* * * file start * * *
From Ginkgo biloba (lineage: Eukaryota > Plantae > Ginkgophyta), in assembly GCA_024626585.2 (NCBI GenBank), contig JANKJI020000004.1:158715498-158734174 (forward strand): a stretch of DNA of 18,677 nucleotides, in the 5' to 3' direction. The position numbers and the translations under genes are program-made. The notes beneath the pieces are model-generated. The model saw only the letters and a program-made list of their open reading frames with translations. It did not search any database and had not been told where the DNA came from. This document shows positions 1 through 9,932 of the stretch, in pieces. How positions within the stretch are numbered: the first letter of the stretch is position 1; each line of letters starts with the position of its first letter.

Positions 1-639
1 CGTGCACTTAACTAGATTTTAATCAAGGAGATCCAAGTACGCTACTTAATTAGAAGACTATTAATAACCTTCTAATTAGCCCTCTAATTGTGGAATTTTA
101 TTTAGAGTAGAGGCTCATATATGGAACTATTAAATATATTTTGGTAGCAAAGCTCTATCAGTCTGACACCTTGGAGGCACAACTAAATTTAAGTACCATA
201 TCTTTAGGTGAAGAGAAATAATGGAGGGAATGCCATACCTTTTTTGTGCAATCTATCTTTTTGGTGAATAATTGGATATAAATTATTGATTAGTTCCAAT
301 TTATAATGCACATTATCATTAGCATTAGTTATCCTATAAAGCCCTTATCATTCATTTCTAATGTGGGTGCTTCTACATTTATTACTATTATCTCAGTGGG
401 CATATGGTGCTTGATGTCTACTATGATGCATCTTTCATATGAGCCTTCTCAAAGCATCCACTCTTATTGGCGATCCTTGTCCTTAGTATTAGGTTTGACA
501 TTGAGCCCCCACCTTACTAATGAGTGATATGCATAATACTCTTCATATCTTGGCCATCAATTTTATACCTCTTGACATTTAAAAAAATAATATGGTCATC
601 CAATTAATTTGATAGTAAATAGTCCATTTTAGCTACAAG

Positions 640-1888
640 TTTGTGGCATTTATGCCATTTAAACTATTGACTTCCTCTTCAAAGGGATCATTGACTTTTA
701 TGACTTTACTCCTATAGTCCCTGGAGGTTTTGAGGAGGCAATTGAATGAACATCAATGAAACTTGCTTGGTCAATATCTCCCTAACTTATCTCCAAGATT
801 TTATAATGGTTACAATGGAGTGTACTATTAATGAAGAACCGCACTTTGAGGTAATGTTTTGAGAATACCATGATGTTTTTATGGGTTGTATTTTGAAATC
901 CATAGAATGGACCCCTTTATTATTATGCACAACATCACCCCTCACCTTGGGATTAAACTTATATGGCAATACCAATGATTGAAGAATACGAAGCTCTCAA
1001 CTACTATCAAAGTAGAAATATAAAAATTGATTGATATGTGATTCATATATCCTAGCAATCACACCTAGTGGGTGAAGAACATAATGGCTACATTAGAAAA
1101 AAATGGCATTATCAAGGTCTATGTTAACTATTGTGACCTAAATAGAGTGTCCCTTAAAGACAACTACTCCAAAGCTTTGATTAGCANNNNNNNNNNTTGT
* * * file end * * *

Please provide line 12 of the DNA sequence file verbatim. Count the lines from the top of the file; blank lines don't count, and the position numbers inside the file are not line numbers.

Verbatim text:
701 TGACTTTACTCCTATAGTCCCTGGAGGTTTTGAGGAGGCAATTGAATGAACATCAATGAAACTTGCTTGGTCAATATCTCCCTAACTTATCTCCAAGATT